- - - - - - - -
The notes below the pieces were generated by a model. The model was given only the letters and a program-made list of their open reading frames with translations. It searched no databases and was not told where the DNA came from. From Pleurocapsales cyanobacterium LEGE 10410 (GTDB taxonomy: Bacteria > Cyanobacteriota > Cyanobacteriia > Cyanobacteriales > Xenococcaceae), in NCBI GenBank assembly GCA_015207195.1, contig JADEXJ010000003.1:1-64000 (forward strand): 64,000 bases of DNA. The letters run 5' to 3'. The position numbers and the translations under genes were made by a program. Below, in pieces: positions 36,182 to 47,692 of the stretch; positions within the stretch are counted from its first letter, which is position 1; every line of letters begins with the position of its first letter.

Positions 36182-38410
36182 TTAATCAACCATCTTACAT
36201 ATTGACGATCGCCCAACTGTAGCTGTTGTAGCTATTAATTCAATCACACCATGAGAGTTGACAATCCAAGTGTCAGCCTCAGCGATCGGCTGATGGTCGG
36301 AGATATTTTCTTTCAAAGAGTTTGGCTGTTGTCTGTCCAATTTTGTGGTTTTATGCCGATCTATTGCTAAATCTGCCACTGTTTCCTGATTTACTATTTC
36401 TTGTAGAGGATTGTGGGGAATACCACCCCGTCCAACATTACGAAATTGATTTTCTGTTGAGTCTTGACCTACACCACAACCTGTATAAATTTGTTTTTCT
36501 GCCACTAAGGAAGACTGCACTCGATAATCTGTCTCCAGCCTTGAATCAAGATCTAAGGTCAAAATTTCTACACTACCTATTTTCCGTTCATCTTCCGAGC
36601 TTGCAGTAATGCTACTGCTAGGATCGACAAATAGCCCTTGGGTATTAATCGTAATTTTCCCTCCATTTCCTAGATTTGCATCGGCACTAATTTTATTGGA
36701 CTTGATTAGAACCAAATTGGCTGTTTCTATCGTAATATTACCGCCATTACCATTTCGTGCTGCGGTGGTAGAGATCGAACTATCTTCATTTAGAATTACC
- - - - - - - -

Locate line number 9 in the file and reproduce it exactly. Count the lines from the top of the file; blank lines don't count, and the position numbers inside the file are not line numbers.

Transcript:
36701 CTTGATTAGAACCAAATTGGCTGTTTCTATCGTAATATTACCGCCATTACCATTTCGTGCTGCGGTGGTAGAGATCGAACTATCTTCATTTAGAATTACC